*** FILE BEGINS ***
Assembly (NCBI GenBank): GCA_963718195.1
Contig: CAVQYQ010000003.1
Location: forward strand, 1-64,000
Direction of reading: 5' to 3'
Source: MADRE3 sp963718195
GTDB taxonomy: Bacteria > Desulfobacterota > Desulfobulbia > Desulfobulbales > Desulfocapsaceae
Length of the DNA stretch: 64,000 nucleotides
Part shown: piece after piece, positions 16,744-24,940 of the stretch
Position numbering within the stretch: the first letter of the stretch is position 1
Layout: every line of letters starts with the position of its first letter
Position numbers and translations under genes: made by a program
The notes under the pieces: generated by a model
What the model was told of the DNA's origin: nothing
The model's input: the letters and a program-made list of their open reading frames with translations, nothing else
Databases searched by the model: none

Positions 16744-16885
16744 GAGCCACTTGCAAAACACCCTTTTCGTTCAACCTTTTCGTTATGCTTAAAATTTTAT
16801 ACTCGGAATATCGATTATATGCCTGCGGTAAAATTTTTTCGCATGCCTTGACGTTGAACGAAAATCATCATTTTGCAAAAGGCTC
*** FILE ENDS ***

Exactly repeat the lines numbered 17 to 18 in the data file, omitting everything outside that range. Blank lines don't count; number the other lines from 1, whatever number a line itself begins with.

16744 GAGCCACTTGCAAAACACCCTTTTCGTTCAACCTTTTCGTTATGCTTAAAATTTTAT
16801 ACTCGGAATATCGATTATATGCCTGCGGTAAAATTTTTTCGCATGCCTTGACGTTGAACGAAAATCATCATTTTGCAAAAGGCTC